DTC-532 Nutrition Practice II (5 credits)
This course is the second part of a two course sequence. In conjunction with DTC 531, Nutrition Practice I, this course provides an introduction to supervised practice experiences in Medical Nutrition Therapy, community nutrition, and food service management in professional practice settings. This course consists of 20 supervised practice hours weekly.
DTC-550 Nutrition Counseling for Behavior Change (3 credits)
This course will provide didactic and experiential learning in the area of nutrition counseling and communication for behavior modification and client-centered nutrition therapy. Emphasis is on application of health behavior models and theories from the field of psychology, frameworks which support a holistic view of health, and cultural competency.
DTC-601 Research Methods in Dietetics (3 credits)
This course reviews dietetic and nutrition research methods, general research designs (both qualitative and quantitative), evaluation and assessment methods, application of statistical analysis in nutrition, and the presentation of research data. The course focuses on guiding the dietetic student in becoming a consumer and producer of nutrition-related research. This course consists of three lecture hours.
DTC-609 Food Safety Certification (1 credits)
This course provides nationally recognized food safety education and certification, assisting food service operators and owners and employees to understand the food safety risks so they can meet consumer and patient safety goals. This course prepares students for the National ServSafe® Food Protection Manager Certification Exam provided by the National Restaurant Association. The exam will be provided within the course.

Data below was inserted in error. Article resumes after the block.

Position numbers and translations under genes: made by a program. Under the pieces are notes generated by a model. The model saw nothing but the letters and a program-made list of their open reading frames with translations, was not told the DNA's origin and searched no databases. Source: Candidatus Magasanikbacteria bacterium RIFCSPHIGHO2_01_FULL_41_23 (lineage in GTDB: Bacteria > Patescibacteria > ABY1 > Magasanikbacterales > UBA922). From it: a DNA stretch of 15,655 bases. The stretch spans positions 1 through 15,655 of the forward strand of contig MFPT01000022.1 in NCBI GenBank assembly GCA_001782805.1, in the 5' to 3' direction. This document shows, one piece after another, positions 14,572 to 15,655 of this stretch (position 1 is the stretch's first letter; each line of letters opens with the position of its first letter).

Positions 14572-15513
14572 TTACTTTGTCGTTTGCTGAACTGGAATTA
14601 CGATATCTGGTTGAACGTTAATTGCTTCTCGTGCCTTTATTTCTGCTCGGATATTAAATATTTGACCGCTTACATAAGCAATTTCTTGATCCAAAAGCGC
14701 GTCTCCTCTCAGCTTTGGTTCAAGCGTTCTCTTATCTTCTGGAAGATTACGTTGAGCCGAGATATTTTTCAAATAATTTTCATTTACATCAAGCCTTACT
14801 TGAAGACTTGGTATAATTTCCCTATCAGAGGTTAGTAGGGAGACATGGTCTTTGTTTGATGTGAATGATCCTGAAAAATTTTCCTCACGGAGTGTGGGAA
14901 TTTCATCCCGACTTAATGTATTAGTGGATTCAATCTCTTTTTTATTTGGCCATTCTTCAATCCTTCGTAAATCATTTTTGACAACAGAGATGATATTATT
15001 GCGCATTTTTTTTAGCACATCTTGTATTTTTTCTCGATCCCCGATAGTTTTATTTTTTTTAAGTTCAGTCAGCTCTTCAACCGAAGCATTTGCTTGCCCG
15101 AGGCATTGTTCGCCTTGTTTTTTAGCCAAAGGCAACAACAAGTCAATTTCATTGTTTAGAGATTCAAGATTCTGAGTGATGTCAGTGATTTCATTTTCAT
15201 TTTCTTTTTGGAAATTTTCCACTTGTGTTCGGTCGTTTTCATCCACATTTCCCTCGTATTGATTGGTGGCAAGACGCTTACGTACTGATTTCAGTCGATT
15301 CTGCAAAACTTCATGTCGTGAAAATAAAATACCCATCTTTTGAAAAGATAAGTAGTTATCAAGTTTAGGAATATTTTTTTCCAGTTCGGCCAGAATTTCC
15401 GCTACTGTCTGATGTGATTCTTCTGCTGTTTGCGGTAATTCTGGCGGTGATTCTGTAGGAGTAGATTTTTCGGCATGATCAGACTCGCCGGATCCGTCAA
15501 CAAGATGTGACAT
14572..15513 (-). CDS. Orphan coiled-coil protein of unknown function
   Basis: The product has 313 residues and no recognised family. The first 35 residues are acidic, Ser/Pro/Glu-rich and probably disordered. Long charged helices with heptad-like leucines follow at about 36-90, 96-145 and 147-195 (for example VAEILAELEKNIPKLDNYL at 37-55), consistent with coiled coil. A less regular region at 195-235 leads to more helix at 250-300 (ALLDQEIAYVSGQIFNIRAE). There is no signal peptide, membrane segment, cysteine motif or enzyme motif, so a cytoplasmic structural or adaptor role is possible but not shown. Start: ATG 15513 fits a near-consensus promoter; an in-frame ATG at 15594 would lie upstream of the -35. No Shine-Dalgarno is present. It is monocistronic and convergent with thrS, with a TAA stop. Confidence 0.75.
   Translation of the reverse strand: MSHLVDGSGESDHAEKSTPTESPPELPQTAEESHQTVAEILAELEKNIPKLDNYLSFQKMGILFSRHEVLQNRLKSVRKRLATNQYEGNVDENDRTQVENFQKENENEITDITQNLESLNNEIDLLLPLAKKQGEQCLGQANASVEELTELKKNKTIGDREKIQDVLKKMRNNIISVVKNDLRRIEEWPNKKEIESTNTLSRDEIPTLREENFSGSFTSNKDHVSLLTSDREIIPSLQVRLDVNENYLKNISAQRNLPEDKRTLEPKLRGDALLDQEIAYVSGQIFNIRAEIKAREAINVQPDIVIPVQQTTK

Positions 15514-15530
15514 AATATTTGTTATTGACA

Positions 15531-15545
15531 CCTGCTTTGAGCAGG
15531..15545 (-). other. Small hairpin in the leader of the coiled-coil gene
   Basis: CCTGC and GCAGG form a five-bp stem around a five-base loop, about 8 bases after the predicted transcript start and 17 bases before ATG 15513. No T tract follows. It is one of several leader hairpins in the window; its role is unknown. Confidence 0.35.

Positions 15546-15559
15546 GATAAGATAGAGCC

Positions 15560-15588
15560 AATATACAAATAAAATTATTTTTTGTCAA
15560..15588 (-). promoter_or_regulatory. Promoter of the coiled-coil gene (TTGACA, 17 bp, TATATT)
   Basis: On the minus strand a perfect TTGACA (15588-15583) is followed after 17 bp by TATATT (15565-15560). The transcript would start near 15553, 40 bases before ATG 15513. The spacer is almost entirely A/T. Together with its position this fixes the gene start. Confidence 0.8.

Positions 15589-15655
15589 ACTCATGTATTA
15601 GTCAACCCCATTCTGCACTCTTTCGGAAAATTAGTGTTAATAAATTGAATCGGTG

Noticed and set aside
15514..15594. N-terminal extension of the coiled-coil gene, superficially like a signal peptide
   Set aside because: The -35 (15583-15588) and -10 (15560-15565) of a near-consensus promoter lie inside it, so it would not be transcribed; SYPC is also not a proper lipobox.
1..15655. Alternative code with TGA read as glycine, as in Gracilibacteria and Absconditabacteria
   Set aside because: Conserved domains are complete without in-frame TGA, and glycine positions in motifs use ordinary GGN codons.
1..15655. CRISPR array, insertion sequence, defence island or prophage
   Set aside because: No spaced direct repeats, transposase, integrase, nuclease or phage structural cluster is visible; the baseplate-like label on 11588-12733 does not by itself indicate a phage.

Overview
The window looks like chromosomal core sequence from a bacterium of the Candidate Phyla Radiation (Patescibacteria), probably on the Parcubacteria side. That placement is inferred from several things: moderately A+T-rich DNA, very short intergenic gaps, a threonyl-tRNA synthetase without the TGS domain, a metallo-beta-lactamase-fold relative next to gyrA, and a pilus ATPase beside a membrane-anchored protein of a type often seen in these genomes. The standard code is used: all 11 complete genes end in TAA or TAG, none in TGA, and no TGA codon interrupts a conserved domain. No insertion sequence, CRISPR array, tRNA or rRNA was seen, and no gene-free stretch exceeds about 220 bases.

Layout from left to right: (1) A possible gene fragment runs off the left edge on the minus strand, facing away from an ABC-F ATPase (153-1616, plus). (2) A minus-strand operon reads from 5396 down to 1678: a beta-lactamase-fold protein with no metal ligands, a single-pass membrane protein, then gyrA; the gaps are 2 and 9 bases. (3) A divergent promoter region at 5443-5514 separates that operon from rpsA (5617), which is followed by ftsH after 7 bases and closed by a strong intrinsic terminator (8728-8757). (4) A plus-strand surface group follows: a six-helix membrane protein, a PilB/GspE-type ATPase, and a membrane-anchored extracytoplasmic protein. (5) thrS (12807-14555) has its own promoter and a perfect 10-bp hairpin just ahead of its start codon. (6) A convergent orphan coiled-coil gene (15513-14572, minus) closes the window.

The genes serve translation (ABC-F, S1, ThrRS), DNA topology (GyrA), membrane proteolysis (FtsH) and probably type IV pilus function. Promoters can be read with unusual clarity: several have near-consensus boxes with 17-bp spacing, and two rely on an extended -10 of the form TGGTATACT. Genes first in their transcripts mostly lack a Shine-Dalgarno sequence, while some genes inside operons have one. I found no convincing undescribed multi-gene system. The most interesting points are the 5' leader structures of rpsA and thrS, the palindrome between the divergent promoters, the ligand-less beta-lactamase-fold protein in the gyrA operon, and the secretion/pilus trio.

DTC-610 Dietetics Research Seminar (3 credits)
This course involves discussion of current research in the profession. Students will identify and delineate a research problem and develop a capstone research proposal. This course consists of three lecture hours. Requisites: Take DTC 601 - Must be completed prior to taking this course. Open to dietetics majors only.
DTC-622 Professional Seminar (2 credits)
This two-credit course provides the B.S./M.S. students the opportunity to practically apply their knowledge in the field of nutrition and dietetics and gain hands-on practice with the credentialing examination for the dietetics profession. This course consists of two lecture hours. Open to 5th year dietetics majors in CP only.
DTC-631 Advanced Nutrition Practice I (8 credits)
This course is the first part of a two-course sequence. In conjunction with DTC 632 (Advanced Nutrition Practice II), this course provides advanced supervised practice experiences in clinical nutrition, community nutrition, and food service management at area hospitals, long term care facilities, food service establishments, community settings, and special rotation facilities. This course consists of 24 supervised practice hours weekly. Open to dietetics majors in CP only.
DTC-632 Advanced Nutrition Practice II (8 credits)
This course is the second part of a two-course sequence. In conjunction with DTC 631 (Advanced Nutrition Practice I), this course provides advanced supervised practice experiences in clinical nutrition, community nutrition, and food service management at area hospitals, long term care facilities, food service establishments, community settings, and special rotation facilities. This course consists of 24 supervised practice hours weekly. Open to dietetics majors in CP only.
DTC-689 Special Topics (3 credits)